Wednesday, June 15, 2011
1. Pull up Google Image Search (images.google.com) and click on the new camera icon in the search slot.
2. You may enter the address (URL) of a picture from the web, or upload one from your computer.
3. Click the Search button and you will be given search results consisting of both sites and images related to the person, place or thing represented in the image!
In my experimenting, I found that the image search worked better with objects and places than with people, and the more singular and isolated the object in the picture is, the easier it is for Google to match it. Isn't that amazing? What will Google think of next? I can't wait to find out.
Saturday, June 4, 2011
I am preparing for an educational presentation at the end of this month about the use of tablet devices in business – iPads, Android tablets of various kinds, other tablet computers, etc. What would really help is your own stories of success or problems you have had with these devices, as well as any tips or suggestions you have found helpful. Nothing beats real world stories from the field!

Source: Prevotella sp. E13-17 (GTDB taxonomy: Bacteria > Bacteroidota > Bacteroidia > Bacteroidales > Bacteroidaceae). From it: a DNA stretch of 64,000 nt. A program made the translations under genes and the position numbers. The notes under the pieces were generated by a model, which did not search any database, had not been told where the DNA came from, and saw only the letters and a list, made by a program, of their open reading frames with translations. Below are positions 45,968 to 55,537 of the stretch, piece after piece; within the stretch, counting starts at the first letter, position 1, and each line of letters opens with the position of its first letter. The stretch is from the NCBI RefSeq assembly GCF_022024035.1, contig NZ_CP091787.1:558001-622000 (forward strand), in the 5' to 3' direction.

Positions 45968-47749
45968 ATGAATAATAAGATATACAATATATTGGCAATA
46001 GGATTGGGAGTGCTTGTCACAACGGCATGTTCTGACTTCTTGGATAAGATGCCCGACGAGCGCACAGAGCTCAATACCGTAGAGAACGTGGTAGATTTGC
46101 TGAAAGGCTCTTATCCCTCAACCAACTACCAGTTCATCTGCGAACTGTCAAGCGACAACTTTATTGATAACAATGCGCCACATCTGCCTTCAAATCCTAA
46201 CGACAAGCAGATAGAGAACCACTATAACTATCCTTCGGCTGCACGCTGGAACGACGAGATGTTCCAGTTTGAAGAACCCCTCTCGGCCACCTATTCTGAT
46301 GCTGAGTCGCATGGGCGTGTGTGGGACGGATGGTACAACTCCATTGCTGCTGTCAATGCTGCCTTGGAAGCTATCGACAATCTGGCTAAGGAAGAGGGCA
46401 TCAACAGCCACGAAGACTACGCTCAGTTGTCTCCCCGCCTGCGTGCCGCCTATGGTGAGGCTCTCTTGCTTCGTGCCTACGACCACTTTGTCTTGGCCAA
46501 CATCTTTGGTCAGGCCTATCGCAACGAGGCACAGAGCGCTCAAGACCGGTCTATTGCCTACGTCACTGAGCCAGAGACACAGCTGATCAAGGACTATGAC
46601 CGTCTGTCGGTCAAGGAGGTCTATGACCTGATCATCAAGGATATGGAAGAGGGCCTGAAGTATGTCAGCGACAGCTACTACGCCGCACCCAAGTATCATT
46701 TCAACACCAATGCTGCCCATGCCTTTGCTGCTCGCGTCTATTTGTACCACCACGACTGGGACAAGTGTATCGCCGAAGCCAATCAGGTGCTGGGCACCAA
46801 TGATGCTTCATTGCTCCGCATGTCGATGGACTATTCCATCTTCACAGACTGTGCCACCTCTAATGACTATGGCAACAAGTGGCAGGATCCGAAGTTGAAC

As an added incentive for taking your time to help, everyone who responds to this request will be entered in a drawing for a keyboard case for your favorite device. I will be giving away one iPad case and one other case to match the winner’s non-iPad device. Please respond by Sunday, June 19th to be entered in the drawing (although I’ll gladly continue to receive your stories and tips to share after that…). Just comment on this blog entry or send an e-mail to me directly.
Thank you in advance for your help!!!
Friday, April 29, 2011
Quick Response or "QR" Codes are two-dimensional barcodes that are cropping up all over the place - especially in printed advertising materials. They are readable with traditional barcode readers, but more importantly with modern camera phones. All you need is one of a number of FREE camera phone reader applications for QR Codes available for the common smartphone platforms including the iPhone, Android, and Blackberry. Just go to the appropriate application store (iTunes Store, Android Marketplace, or Blackberry AppWorld) and search for and download a "QR Reader". Most QR Codes contain web addresses (URLs), although they may also contain other kinds of data like phone numbers or e-mail addresses. To use the reader, just run the app, point the camera at the barcode, and click the button. If you want more general info about QR codes, check out this Wikipedia article.